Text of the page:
And Still More on the Comfort Women
Just when you thought that the comfort women issue could not generate any more news, on Friday, Japan’s Supreme Court rejected claims by Chinese comfort women and forced laborers (see here and here). The ruling is interesting for three reasons.
First, it would appear to effectively end any chance for a Japanese domestic legal resolution to the comfort women controversy. That, combined with the comfort women’s failures to obtain legal relief in other jurisdictions, including here in the United States, leaves the international poltical arena as the only remaining avenue for relief. That, in turn, may incentivize further efforts in the U.S. Congress to play a role in this issue. Second, even as it denied the plaintiffs legal relief, the decision is notable for its admission of Japan’s role in these atrocities, in contrast to Abe’s recent attempts to avoid further admissions and to back away from those already made.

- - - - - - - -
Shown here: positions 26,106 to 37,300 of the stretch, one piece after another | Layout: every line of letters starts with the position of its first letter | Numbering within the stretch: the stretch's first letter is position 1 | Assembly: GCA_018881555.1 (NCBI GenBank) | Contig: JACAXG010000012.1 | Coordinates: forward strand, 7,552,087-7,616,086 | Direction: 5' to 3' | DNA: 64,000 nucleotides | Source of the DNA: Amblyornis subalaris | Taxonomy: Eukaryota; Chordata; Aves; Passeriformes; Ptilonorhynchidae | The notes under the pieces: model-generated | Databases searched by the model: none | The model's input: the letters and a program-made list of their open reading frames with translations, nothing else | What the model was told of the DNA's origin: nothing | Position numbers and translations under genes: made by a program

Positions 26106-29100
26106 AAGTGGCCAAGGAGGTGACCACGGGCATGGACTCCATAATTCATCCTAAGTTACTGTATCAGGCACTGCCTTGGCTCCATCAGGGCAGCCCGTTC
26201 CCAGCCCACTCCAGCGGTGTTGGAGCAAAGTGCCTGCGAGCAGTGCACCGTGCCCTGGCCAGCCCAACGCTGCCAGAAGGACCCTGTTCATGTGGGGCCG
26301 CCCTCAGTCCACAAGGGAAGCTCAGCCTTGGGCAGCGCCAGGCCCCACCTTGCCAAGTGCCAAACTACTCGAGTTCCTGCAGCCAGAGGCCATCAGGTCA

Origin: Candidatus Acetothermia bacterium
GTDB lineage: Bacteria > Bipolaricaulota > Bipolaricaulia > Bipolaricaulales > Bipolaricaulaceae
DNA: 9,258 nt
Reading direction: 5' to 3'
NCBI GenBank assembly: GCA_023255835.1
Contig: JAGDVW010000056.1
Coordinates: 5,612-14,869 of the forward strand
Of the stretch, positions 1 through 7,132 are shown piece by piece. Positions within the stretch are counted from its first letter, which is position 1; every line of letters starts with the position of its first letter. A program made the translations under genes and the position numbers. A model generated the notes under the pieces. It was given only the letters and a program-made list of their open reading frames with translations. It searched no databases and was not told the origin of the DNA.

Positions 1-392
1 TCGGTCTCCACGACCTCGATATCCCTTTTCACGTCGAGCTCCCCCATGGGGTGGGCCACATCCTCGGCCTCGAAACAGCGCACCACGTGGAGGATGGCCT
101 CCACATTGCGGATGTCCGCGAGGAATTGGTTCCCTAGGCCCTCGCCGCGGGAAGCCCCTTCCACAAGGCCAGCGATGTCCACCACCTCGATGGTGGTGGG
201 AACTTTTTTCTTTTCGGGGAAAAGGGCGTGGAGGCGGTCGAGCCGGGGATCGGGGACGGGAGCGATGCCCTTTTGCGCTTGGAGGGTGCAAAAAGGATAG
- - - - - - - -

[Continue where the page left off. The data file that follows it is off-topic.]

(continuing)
Finally, for international lawyers, another interesting aspect is the fact that the Japanese Supreme Court based its ruling on a waiver theory, i.e., that a 1972 Communique between Japan and China had resulted in a waiver by China of its citizens’ war-time related claims against Japan. I’ve not seen the communique, but its title alone makes me wonder as to its treaty status (as opposed to just being a political commitment like the Shanghai Communique concluded between the U.S. and China in the same era). If it’s a treaty, we could certainly debate whether the content of that treaty had China making the waiver found by the Japanese courts. But, if it was only a political commitment, is a binding waiver even possible?